Saturday, May 23, 2009

A Cup for My Water

Tonight we suppered at TGI Friday's to celebrate Aaron's homecoming from Guilin. Ahh, Fridays. A tidbit of America in the heart of Tianjin.

The wait staff wear the Friday's uniforms, though maybe with not quite as much flare on their suspenders. There are red and white striped table clothes, just like America. And interesting things mounted on the walls: antique tricycles, a canoe, lots of old photographs and postcards. While the wait staff are generally kind and speak English, they spend a lot of time standing around picking at their fingernails or having small, friendly slapping fights with each other. But the food is good and when you order a Coke, you get a jumbo size with free refills. If that isn't quintessential America, I don't know what is!

Tonight we ordered soft drinks along with our food.

"And can we get waters for everyone, please?" Aaron asked our waiter.

The waiter grunted in reply and stalked away.

Aaron and I exchanged glances. "That was weird," he said, and I agreed. Since when was ordering water an inconvenience?

He came back a while later with our assorted drinks.

"And can we get water too please?" Aaron asked again.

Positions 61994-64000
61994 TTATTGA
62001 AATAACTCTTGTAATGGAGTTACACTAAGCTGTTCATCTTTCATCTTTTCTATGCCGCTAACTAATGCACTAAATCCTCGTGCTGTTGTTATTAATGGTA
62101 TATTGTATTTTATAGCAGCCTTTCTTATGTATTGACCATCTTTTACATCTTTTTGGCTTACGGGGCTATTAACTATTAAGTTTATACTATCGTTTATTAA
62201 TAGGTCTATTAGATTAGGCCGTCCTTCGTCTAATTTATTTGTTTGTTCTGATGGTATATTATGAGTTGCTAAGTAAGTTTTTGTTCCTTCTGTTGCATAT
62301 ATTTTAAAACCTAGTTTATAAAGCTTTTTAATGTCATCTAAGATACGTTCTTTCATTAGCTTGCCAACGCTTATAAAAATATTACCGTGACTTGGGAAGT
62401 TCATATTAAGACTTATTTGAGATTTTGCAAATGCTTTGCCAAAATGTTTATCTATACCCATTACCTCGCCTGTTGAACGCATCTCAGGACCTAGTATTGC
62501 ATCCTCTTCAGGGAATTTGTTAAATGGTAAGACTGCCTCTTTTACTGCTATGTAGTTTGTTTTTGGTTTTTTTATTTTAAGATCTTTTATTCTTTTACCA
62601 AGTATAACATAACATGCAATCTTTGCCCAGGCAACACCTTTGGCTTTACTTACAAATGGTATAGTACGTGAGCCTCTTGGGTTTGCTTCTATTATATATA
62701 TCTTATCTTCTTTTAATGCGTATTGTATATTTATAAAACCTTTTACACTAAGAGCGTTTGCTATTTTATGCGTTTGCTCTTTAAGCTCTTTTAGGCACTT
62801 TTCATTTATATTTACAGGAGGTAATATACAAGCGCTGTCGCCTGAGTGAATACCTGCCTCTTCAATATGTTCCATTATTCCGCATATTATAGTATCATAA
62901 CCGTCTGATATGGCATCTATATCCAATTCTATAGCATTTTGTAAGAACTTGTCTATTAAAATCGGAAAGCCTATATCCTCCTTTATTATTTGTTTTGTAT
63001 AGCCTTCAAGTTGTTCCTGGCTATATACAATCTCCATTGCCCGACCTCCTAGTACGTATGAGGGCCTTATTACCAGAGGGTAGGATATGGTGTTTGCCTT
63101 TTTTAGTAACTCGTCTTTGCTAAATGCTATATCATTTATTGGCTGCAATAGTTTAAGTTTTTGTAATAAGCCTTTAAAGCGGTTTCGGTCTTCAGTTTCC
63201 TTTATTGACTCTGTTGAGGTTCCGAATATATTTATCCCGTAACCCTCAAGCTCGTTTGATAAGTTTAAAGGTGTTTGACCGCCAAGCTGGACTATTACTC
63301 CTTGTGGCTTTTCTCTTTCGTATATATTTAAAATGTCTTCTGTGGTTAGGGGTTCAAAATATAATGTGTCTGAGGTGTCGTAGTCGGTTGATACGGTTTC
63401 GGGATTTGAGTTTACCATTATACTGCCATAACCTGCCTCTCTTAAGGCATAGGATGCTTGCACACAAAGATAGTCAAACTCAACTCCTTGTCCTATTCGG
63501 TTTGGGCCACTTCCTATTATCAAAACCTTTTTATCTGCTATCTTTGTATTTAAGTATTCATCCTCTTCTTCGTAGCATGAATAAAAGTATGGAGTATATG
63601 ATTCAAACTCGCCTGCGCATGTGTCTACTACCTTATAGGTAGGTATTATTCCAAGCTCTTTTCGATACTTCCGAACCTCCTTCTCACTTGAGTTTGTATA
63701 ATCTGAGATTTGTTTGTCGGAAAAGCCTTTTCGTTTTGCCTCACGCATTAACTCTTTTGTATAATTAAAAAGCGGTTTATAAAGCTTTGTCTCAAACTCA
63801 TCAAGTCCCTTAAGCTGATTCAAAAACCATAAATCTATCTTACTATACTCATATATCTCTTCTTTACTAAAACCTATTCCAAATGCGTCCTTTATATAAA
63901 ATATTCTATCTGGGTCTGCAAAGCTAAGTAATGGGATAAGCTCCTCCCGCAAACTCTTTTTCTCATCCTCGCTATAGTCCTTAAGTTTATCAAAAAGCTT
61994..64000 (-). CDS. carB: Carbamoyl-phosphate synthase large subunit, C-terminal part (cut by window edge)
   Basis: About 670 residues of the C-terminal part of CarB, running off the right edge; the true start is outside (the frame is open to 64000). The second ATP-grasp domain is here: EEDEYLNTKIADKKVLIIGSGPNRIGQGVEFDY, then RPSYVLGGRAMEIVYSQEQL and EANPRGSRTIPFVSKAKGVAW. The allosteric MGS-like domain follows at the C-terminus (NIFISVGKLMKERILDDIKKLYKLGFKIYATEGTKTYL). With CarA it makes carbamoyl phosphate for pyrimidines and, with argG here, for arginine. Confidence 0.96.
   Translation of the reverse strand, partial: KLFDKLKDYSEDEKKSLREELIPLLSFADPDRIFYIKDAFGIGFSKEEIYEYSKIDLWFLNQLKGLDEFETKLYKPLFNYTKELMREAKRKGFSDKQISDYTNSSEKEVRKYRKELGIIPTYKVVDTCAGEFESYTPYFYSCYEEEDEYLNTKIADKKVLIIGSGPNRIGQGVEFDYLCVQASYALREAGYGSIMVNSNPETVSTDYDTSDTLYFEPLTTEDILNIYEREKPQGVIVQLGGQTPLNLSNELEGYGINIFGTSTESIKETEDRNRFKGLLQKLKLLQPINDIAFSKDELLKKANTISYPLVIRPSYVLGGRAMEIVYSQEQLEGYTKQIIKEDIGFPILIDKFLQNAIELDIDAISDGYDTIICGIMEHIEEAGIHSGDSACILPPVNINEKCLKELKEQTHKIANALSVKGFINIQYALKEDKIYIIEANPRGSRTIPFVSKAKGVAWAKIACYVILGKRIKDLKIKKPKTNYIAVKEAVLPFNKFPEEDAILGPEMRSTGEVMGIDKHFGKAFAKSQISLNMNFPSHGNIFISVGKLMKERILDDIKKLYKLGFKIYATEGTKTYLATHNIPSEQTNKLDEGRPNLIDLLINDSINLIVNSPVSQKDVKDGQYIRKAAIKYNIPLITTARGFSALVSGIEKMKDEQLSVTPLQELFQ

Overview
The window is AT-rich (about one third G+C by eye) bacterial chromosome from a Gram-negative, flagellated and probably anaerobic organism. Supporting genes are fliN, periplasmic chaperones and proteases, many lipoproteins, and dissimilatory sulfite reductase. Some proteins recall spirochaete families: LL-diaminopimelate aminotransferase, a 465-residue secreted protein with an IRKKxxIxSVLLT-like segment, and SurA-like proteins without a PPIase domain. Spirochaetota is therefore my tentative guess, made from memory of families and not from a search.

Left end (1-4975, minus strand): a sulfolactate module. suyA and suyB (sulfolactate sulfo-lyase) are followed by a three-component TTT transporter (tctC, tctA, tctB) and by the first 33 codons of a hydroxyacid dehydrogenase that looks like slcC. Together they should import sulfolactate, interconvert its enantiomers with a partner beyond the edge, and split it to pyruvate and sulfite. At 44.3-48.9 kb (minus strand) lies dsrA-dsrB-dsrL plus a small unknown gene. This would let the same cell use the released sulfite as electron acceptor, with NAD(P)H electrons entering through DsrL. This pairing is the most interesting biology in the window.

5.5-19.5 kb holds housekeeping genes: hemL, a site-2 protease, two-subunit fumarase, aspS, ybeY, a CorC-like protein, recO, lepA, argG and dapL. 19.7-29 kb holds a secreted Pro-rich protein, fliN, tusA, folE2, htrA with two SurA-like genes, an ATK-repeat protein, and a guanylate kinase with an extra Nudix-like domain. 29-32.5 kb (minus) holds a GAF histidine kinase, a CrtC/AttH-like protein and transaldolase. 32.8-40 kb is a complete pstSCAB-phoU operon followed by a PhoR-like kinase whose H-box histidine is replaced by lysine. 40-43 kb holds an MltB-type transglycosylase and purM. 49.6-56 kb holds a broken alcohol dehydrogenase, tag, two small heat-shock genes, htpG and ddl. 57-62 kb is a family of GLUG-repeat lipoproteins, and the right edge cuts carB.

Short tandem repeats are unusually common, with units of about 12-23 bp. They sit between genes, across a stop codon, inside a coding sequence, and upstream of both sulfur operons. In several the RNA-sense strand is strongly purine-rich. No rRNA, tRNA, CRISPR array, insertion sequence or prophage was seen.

"No, no, no!" the waiter said. "No cups. No cups. Only this kind of cup." He pointed to our kids' plastic cups.

"Okay, well, we'll take that kind of cup," Aaron said.

"Wait a moment. Wait a moment," the waiter said, scurrying away.

He never came back with the water.

We glanced around the half-empty restaurant and wondered how on earth a TGI Friday's could run successfully without enough cups. Is it that they have to give away the water for free, so they are losing money washing the cups we use to drink water? Is there an unwritten rule that each customer is only allowed one cup?

Still, it was a fascinating study on the difference between our two cultures. In Chinese culture avoidance is an acceptable form of refusal; you can't lose face for not doing something if you pretend that you don't need to do it. Just ignore the problem -- ignore the customer. It will eventually go away. So will the customer. And there are plenty of other customers in a country of billions. Nobody's going to miss you.

We felt instinctively that it would be wrong for us to ask for water a third time. Maybe we're just wimps, but then again, we're used to it here, and making the waiter lose serious face by having to refuse us water for whatever bizarre reason he had to refuse us water, just wasn't worth the water.

So, we finished our dinner feeling only mildly annoyed, and left to enjoy our water at home. Where there are plenty of cups.

1 comment:

  1. Not enough cups? Ha! I wonder what was wrong with the water that night? We haven't been in a single TGIF's since we've been back in America for a year. BUT I do pick up their frozen foods and serve them to my family as a China moment!

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